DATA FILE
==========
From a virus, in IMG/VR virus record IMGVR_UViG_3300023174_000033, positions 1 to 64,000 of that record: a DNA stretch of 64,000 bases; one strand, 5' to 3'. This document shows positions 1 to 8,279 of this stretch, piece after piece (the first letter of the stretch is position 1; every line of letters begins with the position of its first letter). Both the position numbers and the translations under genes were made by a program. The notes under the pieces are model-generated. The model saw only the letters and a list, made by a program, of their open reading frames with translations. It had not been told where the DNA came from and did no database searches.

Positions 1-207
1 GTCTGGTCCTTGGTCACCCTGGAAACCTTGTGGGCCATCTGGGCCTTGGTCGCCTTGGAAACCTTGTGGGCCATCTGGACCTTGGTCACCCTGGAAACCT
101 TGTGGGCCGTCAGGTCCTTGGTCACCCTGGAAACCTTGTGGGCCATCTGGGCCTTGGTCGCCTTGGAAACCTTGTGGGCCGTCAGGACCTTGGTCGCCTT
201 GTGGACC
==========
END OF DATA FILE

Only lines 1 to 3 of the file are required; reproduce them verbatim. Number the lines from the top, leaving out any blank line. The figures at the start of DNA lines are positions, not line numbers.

From a virus, in IMG/VR virus record IMGVR_UViG_3300023174_000033, positions 1 to 64,000 of that record: a DNA stretch of 64,000 bases; one strand, 5' to 3'. This document shows positions 1 to 8,279 of this stretch, piece after piece (the first letter of the stretch is position 1; every line of letters begins with the position of its first letter). Both the position numbers and the translations under genes were made by a program. The notes under the pieces are model-generated. The model saw only the letters and a list, made by a program, of their open reading frames with translations. It had not been told where the DNA came from and did no database searches.

Positions 1-207
1 GTCTGGTCCTTGGTCACCCTGGAAACCTTGTGGGCCATCTGGGCCTTGGTCGCCTTGGAAACCTTGTGGGCCATCTGGACCTTGGTCACCCTGGAAACCT